July 21 2010
“No thanks,” I said, aware that several residents in the building were having a problem, and glad that my apartment wasn’t infested, but worried that it would be. I checked with friends and found out their buildings also were being invaded, which made me even more nervous – and determined to get to the cause before the mice got to my apartment.
“There are always more of them in the summer,” said Enzo Amorelli of Pride Pest Control. “They’re out and about like people and now there’s more food around to eat.”
“In the last 6 or 7 years, there’s been a rodent explosion,” Jeffrey Eisenberg of Pest Away sounded the alarum. “Their population probably increased 50% a year.”
The reason is twofold: We’ve had warm winters with little snow so the mice can smell, and find, food. Add to that the city has chopped its extermination budget amidst the financial downturn, and you can begin to see why mice are fat and happy.
“Mice can multiply every 35 days,” Mr. Eisenberg told me, a statistic I thought was pretty frightening, only he said the bed bug situation was worse due to globalization – so bad that he’s been asked to write a book on how to cope – The Bed Bug Survival Guide — due out next year.
Another factor, according to Mr. Eisenberg, is that mice have peak moving seasons, and August – September is one of them. They don’t wait till it gets cold in December to find a warm, comfy place, but are smart enough to engage in advance planning.
So who’s going to win – the mice or us? It’s like dealing with terrorists. You have to have multiple lines of defense because none is foolproof.
First, prevention is key. Once they’ve landed it’s too late – at least for a quick fix. Build them out, and the battle is won. This isn’t easy, explained Ronald Rosenbaum of Executive Pest Control. They can get in through broken windows, holes in the bricks, doors that don’t come flush to the floor, even cracks. According to Mr. Amorelli, a large mouse can fit through a ¼ inch hole, a rat through ½ inch space. Y-e-e-e-c-h! “It’s a myth that mice don’t have bones,” he said, “but they can squeeze through tiny crevices.”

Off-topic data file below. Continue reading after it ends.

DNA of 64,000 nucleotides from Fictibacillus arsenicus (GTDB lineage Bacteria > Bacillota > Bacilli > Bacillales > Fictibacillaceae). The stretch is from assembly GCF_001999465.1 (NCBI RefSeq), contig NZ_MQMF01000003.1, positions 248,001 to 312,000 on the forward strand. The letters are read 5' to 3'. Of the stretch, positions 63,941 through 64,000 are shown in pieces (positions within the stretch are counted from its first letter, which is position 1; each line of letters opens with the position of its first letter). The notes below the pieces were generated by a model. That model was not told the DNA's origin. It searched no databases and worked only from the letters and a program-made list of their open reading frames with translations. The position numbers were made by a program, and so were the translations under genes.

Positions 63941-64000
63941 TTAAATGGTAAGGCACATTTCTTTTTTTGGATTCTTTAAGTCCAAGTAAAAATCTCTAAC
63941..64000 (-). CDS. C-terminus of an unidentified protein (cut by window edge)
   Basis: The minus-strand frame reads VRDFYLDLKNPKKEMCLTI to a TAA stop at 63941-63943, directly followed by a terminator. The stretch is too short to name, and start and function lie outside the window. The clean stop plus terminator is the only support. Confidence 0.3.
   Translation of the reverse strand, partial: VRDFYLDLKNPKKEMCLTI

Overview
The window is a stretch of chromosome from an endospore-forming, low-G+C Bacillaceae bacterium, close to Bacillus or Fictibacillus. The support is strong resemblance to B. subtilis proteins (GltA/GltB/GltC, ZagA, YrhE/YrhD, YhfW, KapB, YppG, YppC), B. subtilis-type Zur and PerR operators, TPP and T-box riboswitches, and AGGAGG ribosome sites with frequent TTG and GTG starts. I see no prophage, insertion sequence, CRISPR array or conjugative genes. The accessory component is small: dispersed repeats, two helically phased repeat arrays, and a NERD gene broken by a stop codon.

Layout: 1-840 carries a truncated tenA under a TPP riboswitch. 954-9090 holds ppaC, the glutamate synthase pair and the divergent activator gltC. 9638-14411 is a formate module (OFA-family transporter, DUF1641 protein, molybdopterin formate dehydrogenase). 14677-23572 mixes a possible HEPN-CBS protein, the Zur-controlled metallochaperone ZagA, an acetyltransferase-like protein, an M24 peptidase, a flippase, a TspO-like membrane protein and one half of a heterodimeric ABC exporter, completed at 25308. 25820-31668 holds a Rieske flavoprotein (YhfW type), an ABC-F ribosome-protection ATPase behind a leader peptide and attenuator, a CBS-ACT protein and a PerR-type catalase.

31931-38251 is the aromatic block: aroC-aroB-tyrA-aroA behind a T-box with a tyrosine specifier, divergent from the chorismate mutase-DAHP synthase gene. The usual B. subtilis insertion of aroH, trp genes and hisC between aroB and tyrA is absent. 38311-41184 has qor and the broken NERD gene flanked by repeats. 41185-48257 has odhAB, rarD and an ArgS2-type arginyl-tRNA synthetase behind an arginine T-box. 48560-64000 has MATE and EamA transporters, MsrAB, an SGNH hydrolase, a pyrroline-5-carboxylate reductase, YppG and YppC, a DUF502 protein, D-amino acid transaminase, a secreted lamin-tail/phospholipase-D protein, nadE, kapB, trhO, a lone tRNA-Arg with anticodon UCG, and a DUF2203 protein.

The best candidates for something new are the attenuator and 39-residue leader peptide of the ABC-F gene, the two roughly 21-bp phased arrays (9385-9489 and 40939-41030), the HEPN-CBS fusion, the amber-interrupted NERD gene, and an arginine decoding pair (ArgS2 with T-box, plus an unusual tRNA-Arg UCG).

Inspection and sealing entry points, using screening and door sweeps all help, but all someone has to do is accidentally leave a door open, and they’re in – and multiplying.
Once they’ve arrived, the trick is to keep them from going upstairs. As between food and poison, they’ll go for the grub, which is why there should be lots of bait stations, and NO food hanging around in the basement.
Otherwise, they’re likely to feast on what they find and then find an entry point, and ride the highway of risers inside the walls from the ground to the top floor. Even if they make it on up, you can keep them out of your apartment, which probably is what you care about in all this. Mice sleep during the day and go out at night looking for food, at least that’s what Mr. Amorelli told me. And usually the way out is through an opening around a bathroom or kitchen drainpipe or a stove pipe or under the radiator.
Don’t let them in. All the experts I spoke to said the way to prevent entry is first to put poison powder in the hole. If it‘s really bad, and you can hear the mice scurrying and scratching through the walls, which is beyond disgusting, they may drill a few more holes in the wall and insert more powder. But the most important thing is to SEAL THE WALL AND EVERY OTHER SPACE NO MATTER HOW SMALL.
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